Science & Technology

Argentine nature reserve to simulate conditions of life on Mars

By Javier Castro Bugarin

Buenos Aires, Apr 22 (EFE) – Los Colorados, a nature reserve located in the northwestern Argentine province of La Rioja, is a barren wasteland with irregular terrain and an intense red color due to high concentrations of iron on its surface – unique features that make the park an ideal setting for simulating the conditions of life on Mars.

That is the objective being pursued by the “Solar54” project, which aims to establish a scientific base in that region and ultimately bring the vision of colonizing the Red Planet closer to reality.

Once ready, that base will be the first of its kind in Latin America and the 11th worldwide, Ayelen Ebene, Solar54’s manager and director of innovation at FanIOT, a nanotechnology company based in the northeastern province of Misiones, told Efe.

“The setting of Los Colorados is one of the most similar to the surface of Mars (that there is) on Earth. That plays a very important role in (terms of) the whole psychological aspect of the people who would eventually be deployed to ‘Solar54,’ doing what are known as analogous missions: scientists who live in the Solar infrastructure for a certain period of time in isolation,” she said.

With assistance from La Rioja’s provincial government, Solar54’s goal is to install a system of mobile geodesic modules, or domes, over an approximately five-hectare (12-acre) area of the Los Colorados reserve.

In its first stage, to be completed by year’s end, Solar54 will make available to the scientific and aerospace community a total of six domes: three for laboratory tasks (plant research, nanosatellite development and mission control) and three others for daily living that are equipped with bedrooms, a kitchen-dining room and a recreation area.

“As with all analogous missions, we’re aiming for between 10 and 20 scientists who can live there in isolation for as long as they deem appropriate,” said Ebene, who highlighted the interdisciplinary nature of Mars colonization.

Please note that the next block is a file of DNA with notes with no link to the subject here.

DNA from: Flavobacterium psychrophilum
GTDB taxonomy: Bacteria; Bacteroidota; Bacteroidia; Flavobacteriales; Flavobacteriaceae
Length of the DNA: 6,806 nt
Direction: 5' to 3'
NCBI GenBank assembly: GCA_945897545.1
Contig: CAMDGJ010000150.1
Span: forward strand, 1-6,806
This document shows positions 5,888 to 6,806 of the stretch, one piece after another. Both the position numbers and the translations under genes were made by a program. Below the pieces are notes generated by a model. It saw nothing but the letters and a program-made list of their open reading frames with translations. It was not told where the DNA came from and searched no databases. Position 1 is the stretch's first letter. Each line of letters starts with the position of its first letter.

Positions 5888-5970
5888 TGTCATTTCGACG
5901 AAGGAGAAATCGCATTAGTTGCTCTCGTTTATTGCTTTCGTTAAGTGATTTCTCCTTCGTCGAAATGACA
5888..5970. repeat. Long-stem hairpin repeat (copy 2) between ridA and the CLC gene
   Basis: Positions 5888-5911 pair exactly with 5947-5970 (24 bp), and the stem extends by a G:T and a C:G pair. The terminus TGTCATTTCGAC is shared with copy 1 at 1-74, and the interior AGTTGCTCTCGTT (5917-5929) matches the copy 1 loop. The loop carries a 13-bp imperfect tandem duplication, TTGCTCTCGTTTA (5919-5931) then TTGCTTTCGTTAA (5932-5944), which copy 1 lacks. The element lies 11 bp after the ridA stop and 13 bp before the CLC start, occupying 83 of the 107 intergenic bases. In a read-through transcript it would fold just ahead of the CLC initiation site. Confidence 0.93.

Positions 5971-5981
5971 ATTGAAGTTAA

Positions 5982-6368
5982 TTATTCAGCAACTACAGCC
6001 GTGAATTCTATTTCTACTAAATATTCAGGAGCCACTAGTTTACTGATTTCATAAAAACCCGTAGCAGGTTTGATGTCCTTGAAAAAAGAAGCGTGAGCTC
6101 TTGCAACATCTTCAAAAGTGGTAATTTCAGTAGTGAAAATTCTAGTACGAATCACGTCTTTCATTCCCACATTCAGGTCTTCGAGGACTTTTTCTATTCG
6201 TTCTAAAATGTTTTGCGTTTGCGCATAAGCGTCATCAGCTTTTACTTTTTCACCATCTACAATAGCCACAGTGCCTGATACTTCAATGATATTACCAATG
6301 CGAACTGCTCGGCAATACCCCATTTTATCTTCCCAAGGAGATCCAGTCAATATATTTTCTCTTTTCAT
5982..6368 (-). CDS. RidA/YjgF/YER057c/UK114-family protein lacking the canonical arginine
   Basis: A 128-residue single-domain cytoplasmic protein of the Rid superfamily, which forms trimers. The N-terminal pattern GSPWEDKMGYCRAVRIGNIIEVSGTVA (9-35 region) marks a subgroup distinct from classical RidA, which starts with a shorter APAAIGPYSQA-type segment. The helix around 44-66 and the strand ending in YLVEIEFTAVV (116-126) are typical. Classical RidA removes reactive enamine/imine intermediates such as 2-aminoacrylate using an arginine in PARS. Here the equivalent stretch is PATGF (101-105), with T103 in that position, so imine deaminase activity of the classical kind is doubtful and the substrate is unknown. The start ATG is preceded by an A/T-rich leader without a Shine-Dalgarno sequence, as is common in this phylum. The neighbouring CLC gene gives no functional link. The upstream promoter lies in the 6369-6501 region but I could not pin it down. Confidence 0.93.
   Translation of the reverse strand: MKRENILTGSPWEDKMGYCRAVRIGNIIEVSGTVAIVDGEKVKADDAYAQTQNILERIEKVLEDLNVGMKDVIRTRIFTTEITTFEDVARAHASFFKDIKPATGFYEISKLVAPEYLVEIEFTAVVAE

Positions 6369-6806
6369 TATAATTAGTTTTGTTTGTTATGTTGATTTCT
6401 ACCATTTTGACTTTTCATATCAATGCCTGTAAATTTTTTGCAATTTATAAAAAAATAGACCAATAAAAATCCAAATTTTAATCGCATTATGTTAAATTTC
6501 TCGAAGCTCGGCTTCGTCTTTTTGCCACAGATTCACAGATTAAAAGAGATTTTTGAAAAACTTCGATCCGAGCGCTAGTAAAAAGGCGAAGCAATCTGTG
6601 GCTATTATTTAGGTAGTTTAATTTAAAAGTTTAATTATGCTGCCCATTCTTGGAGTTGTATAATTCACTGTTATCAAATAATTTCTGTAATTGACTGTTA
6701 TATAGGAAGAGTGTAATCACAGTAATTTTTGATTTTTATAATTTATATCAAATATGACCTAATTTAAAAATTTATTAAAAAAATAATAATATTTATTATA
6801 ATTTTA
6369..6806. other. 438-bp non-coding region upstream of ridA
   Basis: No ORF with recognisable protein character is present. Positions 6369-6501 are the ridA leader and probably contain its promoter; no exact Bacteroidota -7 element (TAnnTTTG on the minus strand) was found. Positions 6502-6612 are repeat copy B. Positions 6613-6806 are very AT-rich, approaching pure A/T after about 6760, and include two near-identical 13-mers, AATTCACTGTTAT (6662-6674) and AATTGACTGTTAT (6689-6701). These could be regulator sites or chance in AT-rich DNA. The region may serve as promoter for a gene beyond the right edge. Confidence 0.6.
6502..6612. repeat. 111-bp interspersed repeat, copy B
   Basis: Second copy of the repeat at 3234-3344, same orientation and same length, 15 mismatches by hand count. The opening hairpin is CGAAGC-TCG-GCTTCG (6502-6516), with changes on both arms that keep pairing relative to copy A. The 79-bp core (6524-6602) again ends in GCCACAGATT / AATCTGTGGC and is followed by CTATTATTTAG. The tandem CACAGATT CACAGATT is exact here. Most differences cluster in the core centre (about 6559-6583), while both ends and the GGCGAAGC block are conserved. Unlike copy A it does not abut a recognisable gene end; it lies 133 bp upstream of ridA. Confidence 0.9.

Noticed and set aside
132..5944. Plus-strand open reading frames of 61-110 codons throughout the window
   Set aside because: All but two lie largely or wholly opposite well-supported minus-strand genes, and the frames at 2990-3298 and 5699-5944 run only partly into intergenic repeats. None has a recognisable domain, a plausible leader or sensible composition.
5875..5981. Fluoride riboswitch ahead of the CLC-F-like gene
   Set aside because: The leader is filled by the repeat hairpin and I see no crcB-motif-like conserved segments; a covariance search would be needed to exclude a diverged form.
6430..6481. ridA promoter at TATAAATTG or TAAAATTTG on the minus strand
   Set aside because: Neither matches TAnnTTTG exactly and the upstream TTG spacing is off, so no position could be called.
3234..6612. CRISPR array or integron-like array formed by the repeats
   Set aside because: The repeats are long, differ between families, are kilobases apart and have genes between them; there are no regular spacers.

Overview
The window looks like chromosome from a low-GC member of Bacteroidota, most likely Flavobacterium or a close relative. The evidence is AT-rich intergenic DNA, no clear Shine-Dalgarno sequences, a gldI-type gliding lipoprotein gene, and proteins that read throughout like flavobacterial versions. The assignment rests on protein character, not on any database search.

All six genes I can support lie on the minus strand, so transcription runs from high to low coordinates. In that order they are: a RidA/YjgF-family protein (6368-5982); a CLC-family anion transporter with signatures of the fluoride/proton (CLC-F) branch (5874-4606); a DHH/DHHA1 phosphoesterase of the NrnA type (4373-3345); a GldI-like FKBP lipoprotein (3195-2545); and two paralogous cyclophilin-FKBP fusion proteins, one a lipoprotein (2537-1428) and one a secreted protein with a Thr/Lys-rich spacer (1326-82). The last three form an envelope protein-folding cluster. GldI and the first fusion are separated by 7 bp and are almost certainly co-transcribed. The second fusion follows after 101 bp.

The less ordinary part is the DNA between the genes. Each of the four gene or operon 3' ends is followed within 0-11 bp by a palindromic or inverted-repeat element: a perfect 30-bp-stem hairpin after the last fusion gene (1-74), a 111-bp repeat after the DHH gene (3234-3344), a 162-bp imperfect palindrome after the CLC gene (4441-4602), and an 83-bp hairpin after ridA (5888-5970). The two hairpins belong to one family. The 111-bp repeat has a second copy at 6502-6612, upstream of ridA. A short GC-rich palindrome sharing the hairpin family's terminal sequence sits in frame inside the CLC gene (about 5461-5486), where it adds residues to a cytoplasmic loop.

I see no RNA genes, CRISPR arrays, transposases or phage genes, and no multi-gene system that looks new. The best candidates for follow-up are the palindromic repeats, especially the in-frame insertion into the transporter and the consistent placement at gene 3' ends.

“Both the hard and soft sciences (natural and social sciences) have a key role to play in colonization, because sociology also comes into play: how that community of first residents will coexist, how they’ll perform their activities,” she added.

The leaders of Solar54 also envision the base as a magnet for scientific and technological research that attracts both university students and aerospace industry business leaders.

To that end, they presented the initiative at the Satellite 2022 fair last month in Washington DC and established contact with different aerospace agencies and manufacturers, including SpaceX.

Ebene said the project is part of the Argentine government’s plan to “federalize science and technology” by developing projects in provinces such as La Rioja that lack the same opportunities as other regions.

These scientific initiatives are going forward in spite of a socioeconomic crisis in Argentina that dates back to 2018.

“Science is not an expense or a luxury, but rather an investment. Progress rests on technological developments, and a country, a people or a province cannot be denied the opportunity to conduct science,” Ebene said, adding that she believes Solar54 will help to clear up all existing doubts about space exploration. EFE


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